Monday, July 23, 2012

The Meaning of Honor

Took the short people to see a production of Romeo and Juliet last night and they were both disturbed by it. Part of it was the tragedy -- nowadays we see nothing but happy endings -- but part of it was the violence. It was clear in the three big altercations that Benvolio once and Romeo twice tried to stop the fight before it started, but got lured into it saying, basically, don't make me have to do this...or more like abstain thee from compelling my blade from having to do this to thine torso which shall be pierceth in undesirable places. If they didn't want to fight, they asked, why did they?

Part of it is the nature of youth; fiery and uncontrollable although quite predictable. But part of it is the notion of honor. If you insult me to a certain degree, I have no choice but to face you, consequences be damned. It is that last clause that we have lost as a culture. The consequences are now always a part of the calculation and that has meant a loss of the notion of honor which is to be esteemed above consequences. To consider a cost/benefit analysis before defending your honor would make you a coward or greedy, both marks of an unclean character. But now such considerations makes you prudent and reasonable.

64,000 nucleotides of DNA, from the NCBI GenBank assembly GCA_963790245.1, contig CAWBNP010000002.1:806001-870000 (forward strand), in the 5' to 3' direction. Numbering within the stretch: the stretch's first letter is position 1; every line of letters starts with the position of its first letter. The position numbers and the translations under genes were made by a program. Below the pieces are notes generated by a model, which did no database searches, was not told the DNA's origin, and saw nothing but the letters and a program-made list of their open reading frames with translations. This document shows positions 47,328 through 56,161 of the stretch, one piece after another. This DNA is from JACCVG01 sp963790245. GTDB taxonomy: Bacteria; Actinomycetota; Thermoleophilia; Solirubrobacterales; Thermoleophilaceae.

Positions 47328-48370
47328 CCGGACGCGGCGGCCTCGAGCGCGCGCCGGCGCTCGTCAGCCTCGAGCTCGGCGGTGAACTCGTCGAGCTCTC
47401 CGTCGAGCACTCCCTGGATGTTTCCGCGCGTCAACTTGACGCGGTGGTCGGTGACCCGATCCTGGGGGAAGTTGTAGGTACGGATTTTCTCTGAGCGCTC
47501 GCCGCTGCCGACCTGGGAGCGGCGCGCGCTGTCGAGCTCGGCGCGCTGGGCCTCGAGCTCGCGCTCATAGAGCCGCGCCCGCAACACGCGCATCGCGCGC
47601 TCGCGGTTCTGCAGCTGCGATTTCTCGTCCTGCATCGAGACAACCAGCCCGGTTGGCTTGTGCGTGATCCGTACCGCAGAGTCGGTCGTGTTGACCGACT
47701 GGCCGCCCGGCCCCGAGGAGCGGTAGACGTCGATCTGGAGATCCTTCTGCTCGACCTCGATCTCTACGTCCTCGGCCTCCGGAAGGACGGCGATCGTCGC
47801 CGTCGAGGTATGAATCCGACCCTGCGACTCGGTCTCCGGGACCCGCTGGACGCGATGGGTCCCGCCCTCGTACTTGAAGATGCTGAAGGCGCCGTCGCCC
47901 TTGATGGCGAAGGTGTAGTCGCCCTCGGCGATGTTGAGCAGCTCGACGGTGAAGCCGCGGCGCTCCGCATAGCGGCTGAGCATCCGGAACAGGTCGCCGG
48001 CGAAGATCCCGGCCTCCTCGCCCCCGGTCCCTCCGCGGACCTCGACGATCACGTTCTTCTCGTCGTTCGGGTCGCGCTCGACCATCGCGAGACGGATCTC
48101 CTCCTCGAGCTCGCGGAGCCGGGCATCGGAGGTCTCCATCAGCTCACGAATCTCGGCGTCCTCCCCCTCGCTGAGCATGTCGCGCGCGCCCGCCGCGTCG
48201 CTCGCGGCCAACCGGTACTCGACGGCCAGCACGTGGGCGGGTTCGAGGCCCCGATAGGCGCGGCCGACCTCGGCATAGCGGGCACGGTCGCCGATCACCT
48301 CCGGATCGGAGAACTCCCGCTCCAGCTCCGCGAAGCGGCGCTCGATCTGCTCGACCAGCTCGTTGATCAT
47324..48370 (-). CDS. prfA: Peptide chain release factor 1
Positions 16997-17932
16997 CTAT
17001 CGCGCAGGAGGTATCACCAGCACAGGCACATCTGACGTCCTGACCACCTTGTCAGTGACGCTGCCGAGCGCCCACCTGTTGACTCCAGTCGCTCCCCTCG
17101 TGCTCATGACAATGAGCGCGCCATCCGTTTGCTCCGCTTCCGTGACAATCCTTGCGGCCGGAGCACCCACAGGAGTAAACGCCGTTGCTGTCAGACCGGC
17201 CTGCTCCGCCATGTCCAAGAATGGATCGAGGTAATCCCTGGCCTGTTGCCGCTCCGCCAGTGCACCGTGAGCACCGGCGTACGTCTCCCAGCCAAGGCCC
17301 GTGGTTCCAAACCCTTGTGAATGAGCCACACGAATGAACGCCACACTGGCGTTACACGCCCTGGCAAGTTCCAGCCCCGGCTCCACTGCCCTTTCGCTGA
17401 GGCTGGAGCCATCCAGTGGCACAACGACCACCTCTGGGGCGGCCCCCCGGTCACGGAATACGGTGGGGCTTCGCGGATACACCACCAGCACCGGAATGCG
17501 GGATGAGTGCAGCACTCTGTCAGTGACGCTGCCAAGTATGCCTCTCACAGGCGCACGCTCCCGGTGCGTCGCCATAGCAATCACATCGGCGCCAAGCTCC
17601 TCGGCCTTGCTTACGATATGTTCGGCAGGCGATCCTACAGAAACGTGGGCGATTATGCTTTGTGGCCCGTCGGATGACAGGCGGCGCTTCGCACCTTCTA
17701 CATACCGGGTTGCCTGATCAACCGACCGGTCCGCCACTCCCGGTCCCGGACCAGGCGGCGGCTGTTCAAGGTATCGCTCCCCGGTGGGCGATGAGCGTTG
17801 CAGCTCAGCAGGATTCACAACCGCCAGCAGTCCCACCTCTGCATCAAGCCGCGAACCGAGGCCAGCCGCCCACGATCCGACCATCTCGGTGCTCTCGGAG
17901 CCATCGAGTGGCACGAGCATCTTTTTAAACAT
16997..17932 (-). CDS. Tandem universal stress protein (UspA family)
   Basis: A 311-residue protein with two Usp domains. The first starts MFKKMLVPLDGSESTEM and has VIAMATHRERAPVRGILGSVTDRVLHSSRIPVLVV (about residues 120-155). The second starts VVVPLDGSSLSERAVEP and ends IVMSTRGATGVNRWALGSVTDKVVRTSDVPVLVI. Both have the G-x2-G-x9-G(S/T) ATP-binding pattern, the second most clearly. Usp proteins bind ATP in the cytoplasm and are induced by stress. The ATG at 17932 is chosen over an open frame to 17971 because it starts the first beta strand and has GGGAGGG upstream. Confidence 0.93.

Has this change been realized by a maturing in the culture, a sense that we need to see the larger picture, or is it that we have become so materialistic that such considerations seem moral and we have lost something higher in the pursuit of comforts? Is it that we have moved away from machismo as a defining characteristic to something more thoughtful or is it that we have sold ourselves to industrialization? Is the loss of the traditional notion of honor a positive thing?